Miranda July's films are a little too offbeat for the Academy's taste. Kajillionaire, though a delightful indie caper, was always going to be a long shot. Same goes for Relic. If the Academy didn't have such an aversion for horror, Natalie Erika James might not have been such an easy shut-out for her feature debut, where a haunted house becomes a metaphor for dementia and intergenerational trauma. Silence equals complicity in Kitty Green's workplace harassment drama, which has an anxiety and urgency to it which should have appealed to Oscar voters.
Babyteeth announced Shannon Murphy as a fully-formed talent, and offered a subversive new take on the teen cancer romance. Often, the Academy grants nominations based on name alone. Julia Hart's neo-noir I'm Your Woman would have yielded a lot more nominations, were the film directed by Martin Scorsese or David O Russell. A lot of these women are promising up-and-comers, but they all display the directorial assurance and sensitivity of veterans.
Constraints faced by women filmmakers
The Academy's oversight underscores the added challenges women face in an Intellectual Property-driven Hollywood real estate. Besides Bigelow and the few making superhero movies, most women directors work within the confines of the independent film community. Like it is for all indie filmmakers, Sundance and Telluride offer them their big chance to break through. Almost all of the above mentioned films either began their journey at Telluride (First Cow, The Assistant) in September 2019, or Sundance (Kajillionaire, Never Rarely Sometimes Always, Relic, Shirley, The 40-Year-Old Version) in January 2020.
In the case of those backed by indie studios, the production budget doesn't allow for a promotional campaign that can keep these movies in conversation for so long. Nor do they have the luxury of a world-wide distribution deal, and a grand lobbying campaign to get the right eyes to see their movies. By contrast, Zhao's Oscar frontrunner Nomadland had a more recent world premiere at Venice in September 2020, and a global release ahead of the Oscars. Not to mention a lobbying campaign funded by Searchlight Pictures' parent company: a certain Disney.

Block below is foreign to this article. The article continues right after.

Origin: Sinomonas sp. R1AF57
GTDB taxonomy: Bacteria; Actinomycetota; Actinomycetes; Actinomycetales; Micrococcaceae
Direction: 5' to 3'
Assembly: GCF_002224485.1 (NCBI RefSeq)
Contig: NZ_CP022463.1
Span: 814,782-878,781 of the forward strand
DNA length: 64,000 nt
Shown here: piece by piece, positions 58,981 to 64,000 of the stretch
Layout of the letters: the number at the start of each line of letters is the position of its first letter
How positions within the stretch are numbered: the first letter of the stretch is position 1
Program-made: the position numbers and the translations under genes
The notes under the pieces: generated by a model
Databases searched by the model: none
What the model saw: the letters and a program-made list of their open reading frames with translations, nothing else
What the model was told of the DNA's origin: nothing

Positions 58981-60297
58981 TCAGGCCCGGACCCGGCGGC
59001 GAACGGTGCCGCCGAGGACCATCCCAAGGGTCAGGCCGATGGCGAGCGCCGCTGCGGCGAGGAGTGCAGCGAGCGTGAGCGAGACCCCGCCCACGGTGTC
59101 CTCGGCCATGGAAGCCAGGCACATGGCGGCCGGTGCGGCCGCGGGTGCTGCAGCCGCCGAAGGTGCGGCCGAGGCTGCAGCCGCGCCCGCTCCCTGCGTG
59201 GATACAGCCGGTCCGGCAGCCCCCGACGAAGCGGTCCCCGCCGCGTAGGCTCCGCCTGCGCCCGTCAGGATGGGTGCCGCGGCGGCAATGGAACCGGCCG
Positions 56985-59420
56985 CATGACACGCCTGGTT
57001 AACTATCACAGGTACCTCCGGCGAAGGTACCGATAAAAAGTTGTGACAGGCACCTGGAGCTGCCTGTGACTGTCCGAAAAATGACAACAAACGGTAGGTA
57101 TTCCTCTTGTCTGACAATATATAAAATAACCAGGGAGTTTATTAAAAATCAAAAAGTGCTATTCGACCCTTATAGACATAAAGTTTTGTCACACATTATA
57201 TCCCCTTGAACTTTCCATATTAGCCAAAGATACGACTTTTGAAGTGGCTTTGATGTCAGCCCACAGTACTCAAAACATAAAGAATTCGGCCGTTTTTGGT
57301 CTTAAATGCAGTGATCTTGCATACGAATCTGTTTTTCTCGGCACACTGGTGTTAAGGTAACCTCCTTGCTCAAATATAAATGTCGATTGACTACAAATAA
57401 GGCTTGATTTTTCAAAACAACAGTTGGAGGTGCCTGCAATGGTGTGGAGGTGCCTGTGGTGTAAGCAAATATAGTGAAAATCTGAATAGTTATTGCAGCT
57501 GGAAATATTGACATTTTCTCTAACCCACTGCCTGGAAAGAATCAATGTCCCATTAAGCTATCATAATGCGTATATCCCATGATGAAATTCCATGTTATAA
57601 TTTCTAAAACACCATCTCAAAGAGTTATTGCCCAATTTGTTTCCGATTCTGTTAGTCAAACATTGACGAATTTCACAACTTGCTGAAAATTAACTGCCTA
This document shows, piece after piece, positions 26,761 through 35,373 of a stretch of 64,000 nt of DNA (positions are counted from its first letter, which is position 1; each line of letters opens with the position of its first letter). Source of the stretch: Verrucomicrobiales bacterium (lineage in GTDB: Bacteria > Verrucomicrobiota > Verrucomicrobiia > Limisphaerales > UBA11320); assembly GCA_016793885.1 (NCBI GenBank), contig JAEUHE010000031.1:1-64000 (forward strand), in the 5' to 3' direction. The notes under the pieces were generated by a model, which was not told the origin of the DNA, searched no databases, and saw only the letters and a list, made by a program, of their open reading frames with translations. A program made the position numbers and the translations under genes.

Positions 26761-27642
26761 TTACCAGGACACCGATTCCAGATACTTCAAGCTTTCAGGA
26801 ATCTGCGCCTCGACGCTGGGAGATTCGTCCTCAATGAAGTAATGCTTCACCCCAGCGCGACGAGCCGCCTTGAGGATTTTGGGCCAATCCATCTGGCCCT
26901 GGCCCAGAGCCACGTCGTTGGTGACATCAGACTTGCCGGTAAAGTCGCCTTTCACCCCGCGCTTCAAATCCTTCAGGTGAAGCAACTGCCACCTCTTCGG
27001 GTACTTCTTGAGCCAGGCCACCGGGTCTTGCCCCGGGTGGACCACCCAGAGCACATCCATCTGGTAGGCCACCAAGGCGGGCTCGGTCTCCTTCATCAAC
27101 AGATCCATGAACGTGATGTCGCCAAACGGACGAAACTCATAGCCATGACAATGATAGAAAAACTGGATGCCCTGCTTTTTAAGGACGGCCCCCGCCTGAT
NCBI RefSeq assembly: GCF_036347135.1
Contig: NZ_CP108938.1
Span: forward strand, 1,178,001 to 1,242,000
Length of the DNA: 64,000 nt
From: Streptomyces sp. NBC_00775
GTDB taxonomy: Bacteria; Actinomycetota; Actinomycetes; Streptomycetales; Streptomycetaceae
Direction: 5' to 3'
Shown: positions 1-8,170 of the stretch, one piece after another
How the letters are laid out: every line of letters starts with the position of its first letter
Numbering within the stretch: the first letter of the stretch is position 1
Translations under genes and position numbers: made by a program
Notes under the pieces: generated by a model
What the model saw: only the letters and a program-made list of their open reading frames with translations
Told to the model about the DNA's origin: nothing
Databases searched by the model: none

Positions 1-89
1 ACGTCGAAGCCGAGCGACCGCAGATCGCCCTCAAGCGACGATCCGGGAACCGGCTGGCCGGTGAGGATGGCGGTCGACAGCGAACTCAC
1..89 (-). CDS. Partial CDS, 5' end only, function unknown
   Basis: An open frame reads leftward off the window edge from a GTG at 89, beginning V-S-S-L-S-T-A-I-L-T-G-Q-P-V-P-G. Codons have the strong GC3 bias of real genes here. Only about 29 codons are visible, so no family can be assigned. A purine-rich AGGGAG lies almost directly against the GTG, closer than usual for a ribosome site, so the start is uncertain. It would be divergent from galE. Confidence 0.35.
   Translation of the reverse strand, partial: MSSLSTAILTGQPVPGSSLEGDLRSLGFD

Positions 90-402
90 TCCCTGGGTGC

The Oscars should be about the quality of the movie, not the quality of the lobbying campaign to win them.
The current nominees aren't undeserving by any measure. Only, the awards race is lessened in the exclusion of these women. Perhaps, increasing the nomination limit across the categories to 10 like the Academy did with Best Picture, would ensure a healthier field with a little less of us grieving over those overlooked.
Love it or hate it, Oscar credibility does go a long way in helping the public and producers alike discover cinema's freshest talent. The Academy has been changing its stripes to correct past oversights. This year, there was cause for more female nominees for Best Director, based on quality and nothing but. Sure, it could have been the start of a normalisation, to counter that of all-male nominees over the years. But Reichardt, Hittman, Decker et al deserved their first Dolby Theatre invites not because they're some of the best female filmmakers, but some of the best filmmakers of our generation.
Oscars 2021 will air in India on 26 April.